By Michelle Manchir,
Chicago Tribune reporter
4:19 p.m. CST, January 22, 2013
More condos and homes in Oak Park were sold in
2012 than in 2011 or 2010, according to data released by the village this
A total of 726 homes, including foreclosed
properties, were sold in 2012, compared with 479 in 2011 and 487 in 2010,
according to the report from the clerk's office.
The average sale price of homes also increased
from 2011 to 2012, according to the village's data, from $287,548 to $301,202.
But that's still below the average home sale price in 2010, which
Jane McClelland, who said she's been in the
real estate business for more than 30 years and is the vice president of the
Oak Park Area Association of Realtors, believes people are coming back into the
housing market because, among other reasons, of low interest rates and may feel
like they have more job security.
"They recognize it's a great time to
buy," McClelland said.
The local news reflects a statewide trend. In
Illinois, home sales last year through November 2012 increased to 113,839 over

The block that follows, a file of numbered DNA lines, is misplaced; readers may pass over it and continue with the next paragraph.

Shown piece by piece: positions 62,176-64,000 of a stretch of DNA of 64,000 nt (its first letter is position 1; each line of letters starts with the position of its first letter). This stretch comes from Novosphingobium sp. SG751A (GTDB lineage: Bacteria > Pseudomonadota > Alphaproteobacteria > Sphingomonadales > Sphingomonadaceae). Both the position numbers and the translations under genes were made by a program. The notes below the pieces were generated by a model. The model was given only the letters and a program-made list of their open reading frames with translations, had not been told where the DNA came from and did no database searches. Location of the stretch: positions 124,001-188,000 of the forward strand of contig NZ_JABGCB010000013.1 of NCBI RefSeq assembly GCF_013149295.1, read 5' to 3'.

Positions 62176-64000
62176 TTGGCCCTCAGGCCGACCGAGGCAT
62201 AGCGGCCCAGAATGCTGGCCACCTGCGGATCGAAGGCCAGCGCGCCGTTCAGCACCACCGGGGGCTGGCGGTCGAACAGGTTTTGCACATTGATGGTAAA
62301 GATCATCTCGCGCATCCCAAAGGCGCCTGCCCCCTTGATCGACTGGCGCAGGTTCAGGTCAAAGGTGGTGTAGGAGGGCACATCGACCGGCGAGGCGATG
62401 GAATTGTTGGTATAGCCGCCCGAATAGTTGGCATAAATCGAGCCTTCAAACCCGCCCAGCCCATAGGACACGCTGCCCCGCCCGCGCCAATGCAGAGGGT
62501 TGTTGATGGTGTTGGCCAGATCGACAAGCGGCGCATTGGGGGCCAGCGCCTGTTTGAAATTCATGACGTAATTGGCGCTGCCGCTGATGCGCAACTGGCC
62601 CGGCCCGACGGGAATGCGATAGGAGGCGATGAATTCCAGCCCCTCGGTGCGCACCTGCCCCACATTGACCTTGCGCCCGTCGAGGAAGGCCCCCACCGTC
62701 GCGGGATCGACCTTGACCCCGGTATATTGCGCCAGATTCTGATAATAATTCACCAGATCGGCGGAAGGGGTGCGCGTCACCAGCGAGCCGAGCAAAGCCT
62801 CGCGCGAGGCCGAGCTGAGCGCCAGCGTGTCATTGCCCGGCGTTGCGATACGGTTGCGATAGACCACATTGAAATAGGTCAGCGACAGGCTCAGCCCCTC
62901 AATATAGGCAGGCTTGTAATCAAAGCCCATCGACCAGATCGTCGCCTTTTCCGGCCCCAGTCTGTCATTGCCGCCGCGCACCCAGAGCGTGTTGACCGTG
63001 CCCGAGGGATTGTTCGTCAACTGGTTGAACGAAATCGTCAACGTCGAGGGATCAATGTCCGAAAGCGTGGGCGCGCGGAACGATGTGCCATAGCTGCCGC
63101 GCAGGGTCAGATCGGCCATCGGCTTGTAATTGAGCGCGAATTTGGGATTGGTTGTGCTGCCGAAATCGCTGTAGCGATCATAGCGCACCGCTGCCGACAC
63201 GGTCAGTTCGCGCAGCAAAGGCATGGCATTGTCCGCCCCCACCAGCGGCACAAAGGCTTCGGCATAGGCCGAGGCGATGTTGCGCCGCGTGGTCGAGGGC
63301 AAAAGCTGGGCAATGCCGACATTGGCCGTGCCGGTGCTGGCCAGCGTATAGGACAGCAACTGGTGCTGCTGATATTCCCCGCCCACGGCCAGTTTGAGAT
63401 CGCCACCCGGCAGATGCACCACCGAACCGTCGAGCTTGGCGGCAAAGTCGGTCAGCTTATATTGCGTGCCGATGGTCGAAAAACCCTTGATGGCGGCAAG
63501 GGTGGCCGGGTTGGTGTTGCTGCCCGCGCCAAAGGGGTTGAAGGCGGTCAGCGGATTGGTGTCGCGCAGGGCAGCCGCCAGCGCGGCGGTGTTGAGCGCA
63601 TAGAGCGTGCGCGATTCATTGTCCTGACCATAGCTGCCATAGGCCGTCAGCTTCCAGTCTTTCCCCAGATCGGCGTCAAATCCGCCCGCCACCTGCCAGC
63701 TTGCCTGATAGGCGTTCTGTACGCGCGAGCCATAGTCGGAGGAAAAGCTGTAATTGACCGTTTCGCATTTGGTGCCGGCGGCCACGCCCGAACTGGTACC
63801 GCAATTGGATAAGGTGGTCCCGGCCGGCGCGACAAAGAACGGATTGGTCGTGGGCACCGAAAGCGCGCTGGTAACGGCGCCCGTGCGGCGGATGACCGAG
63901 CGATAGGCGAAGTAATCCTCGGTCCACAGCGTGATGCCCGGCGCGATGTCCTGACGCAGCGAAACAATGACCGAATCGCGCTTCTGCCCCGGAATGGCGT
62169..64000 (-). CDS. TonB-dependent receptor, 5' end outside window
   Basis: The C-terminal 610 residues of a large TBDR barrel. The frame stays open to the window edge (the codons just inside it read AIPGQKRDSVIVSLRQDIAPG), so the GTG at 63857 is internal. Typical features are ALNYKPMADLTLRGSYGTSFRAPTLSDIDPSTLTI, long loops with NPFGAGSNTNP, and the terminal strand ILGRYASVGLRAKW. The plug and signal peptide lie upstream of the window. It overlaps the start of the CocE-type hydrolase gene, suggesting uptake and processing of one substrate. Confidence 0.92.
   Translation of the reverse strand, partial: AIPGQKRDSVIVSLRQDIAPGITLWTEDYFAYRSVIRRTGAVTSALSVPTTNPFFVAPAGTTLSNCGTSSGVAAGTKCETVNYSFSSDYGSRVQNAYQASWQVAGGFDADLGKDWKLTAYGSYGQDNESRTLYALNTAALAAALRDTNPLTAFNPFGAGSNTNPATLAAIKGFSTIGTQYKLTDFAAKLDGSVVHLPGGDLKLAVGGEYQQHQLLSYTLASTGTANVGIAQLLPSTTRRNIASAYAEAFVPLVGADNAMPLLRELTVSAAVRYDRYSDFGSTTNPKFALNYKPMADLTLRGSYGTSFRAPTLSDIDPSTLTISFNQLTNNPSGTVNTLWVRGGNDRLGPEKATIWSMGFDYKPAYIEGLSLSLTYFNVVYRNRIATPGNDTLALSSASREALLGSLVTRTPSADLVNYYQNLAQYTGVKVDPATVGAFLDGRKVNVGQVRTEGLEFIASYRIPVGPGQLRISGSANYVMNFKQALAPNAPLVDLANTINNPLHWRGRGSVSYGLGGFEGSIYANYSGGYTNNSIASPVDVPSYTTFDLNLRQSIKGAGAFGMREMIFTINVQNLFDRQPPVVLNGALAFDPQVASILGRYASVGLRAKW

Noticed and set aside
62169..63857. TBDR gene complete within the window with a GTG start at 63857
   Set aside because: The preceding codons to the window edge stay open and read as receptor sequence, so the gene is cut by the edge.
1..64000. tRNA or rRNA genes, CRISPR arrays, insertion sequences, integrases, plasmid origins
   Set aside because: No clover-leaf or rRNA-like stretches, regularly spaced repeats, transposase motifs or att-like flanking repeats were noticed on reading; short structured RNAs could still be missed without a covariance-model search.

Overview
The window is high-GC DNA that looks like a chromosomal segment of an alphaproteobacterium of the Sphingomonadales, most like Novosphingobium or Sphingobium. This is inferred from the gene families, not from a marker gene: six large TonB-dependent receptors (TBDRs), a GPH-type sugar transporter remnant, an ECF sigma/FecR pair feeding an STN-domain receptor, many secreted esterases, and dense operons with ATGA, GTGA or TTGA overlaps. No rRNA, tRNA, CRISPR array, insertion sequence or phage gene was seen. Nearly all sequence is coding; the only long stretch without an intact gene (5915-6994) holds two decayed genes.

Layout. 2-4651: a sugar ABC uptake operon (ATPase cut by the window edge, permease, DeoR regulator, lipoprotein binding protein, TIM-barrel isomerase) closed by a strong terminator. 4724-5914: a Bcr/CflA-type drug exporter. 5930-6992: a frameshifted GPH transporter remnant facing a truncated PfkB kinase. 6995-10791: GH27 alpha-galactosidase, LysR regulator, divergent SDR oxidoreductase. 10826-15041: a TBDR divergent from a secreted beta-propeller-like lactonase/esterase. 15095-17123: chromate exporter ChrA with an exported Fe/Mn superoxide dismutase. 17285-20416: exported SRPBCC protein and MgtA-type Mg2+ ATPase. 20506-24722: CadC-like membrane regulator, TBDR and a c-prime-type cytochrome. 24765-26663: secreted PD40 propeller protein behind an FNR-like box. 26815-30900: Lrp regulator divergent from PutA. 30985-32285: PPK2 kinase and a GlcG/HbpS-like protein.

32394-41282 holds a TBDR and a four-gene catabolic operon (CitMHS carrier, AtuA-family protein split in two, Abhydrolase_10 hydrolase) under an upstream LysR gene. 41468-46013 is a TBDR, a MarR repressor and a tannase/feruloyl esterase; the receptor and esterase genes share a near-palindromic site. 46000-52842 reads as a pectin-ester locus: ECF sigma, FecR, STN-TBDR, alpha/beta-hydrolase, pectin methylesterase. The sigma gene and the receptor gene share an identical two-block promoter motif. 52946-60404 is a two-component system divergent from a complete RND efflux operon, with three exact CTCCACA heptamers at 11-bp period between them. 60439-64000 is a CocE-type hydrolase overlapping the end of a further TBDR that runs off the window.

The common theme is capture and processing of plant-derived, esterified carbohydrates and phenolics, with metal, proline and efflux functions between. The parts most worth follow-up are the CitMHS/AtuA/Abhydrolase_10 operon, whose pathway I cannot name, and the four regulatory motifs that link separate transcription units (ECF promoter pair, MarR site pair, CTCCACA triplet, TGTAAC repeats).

sales through November 2011, which was 92,139, according to the most recent
data release from the Illinois Association of Realtors.
According a report McClelland compiled by
using data from Midwest Real Estate Data, LLC, home and condo sales in River
Forest and Forest Park also increased last year over 2011.
In River Forest 99 homes were sold in 2012
compared to 78 homes in 2011. In Forest Park, 75 homes were sold in 2012,
compared to 48 in 2011. More condos and townhomes were also sold in both
suburbs in 2012. In Forest Park 90 townhomes and condos were sold in 2012,
compared with 63 in 2011. In River Forest, 64 condos and townhomes were sold in
2012, while 37 were sold in 2011.
Still, there are signs the market is still in
a rebound stage. According to McClelland's data, average housing prices dropped
in all categories except for single-family homes in Oak Park and one-bedroom
condos in River Forest.
"In short, while prices have continued to
decrease, the buyers are coming back into the market," McClelland's report
Mike Long, a Wheaton real estate agent who
sits on the board of the Mainstreet Organization of Realtors, which includes
portions of suburban Cook County, said some sellers still may be taking a hit.
He said prices can largely depend on a neighborhood, and whether a particular
street has seen foreclosures.
In Oak Park, added sales means more real
estate transfer taxes pouring into village coffers, which is part of the
village's general revenue fund and is used to offset the costs of services,
said Tammie Grossman, housing programs manager for the village.
Last year the village gained $1,770,025 in
real estate transfer taxes from the sales of single family homes, compared with
$1,113,984 the previous year, according to a report from the village.